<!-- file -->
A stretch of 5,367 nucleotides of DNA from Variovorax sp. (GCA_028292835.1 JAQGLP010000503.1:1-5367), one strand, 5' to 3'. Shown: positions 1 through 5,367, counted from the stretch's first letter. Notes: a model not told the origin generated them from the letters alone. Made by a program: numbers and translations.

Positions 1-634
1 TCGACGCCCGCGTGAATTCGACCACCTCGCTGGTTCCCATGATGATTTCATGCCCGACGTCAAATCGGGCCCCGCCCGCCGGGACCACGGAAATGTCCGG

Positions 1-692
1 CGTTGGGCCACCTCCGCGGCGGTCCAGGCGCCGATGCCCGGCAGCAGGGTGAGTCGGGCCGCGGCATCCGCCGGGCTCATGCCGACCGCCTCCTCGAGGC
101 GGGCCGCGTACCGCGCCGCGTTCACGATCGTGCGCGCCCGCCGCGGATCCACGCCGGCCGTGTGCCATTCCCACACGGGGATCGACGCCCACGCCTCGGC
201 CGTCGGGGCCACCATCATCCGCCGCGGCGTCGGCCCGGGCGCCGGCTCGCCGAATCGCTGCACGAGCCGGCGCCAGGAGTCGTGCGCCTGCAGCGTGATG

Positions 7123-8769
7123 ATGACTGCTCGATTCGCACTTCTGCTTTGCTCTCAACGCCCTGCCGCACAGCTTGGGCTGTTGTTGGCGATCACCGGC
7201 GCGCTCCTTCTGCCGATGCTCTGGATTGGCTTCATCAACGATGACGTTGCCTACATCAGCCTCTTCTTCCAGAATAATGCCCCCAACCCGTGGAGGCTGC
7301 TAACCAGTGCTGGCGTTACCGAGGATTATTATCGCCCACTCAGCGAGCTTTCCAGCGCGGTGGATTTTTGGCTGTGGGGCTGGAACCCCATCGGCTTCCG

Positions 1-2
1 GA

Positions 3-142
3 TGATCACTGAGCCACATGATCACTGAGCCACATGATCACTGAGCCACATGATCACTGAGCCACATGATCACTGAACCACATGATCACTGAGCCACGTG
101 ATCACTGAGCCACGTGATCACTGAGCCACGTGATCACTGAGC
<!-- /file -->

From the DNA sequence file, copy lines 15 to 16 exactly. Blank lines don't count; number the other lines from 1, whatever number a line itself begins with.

3 TGATCACTGAGCCACATGATCACTGAGCCACATGATCACTGAGCCACATGATCACTGAGCCACATGATCACTGAACCACATGATCACTGAGCCACGTG
101 ATCACTGAGCCACGTGATCACTGAGCCACGTGATCACTGAGC